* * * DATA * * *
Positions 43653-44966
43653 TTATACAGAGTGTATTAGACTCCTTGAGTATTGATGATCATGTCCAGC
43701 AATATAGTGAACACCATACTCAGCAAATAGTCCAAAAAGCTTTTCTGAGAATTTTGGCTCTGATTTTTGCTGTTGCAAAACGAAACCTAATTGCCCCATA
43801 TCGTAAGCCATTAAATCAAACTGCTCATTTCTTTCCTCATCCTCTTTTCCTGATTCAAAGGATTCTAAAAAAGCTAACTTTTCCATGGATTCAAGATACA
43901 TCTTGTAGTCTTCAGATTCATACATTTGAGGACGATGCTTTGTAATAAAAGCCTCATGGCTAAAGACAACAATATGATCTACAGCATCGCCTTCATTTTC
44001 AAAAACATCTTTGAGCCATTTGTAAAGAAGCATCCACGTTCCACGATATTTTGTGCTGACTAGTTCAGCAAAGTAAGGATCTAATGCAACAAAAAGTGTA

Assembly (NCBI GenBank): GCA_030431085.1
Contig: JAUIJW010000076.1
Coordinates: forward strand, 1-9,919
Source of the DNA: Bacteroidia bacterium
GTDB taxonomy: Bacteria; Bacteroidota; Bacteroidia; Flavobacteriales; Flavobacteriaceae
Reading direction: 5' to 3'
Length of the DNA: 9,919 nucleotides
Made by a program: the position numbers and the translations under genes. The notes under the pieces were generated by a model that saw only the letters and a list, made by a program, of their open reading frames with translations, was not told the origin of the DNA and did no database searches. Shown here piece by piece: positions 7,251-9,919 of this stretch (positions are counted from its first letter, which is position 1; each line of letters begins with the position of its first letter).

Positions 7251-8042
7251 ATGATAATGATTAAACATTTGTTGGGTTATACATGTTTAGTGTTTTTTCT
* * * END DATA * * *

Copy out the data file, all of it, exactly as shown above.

Positions 43653-44966
43653 TTATACAGAGTGTATTAGACTCCTTGAGTATTGATGATCATGTCCAGC
43701 AATATAGTGAACACCATACTCAGCAAATAGTCCAAAAAGCTTTTCTGAGAATTTTGGCTCTGATTTTTGCTGTTGCAAAACGAAACCTAATTGCCCCATA
43801 TCGTAAGCCATTAAATCAAACTGCTCATTTCTTTCCTCATCCTCTTTTCCTGATTCAAAGGATTCTAAAAAAGCTAACTTTTCCATGGATTCAAGATACA
43901 TCTTGTAGTCTTCAGATTCATACATTTGAGGACGATGCTTTGTAATAAAAGCCTCATGGCTAAAGACAACAATATGATCTACAGCATCGCCTTCATTTTC
44001 AAAAACATCTTTGAGCCATTTGTAAAGAAGCATCCACGTTCCACGATATTTTGTGCTGACTAGTTCAGCAAAGTAAGGATCTAATGCAACAAAAAGTGTA

Assembly (NCBI GenBank): GCA_030431085.1
Contig: JAUIJW010000076.1
Coordinates: forward strand, 1-9,919
Source of the DNA: Bacteroidia bacterium
GTDB taxonomy: Bacteria; Bacteroidota; Bacteroidia; Flavobacteriales; Flavobacteriaceae
Reading direction: 5' to 3'
Length of the DNA: 9,919 nucleotides
Made by a program: the position numbers and the translations under genes. The notes under the pieces were generated by a model that saw only the letters and a list, made by a program, of their open reading frames with translations, was not told the origin of the DNA and did no database searches. Shown here piece by piece: positions 7,251-9,919 of this stretch (positions are counted from its first letter, which is position 1; each line of letters begins with the position of its first letter).

Positions 7251-8042
7251 ATGATAATGATTAAACATTTGTTGGGTTATACATGTTTAGTGTTTTTTCT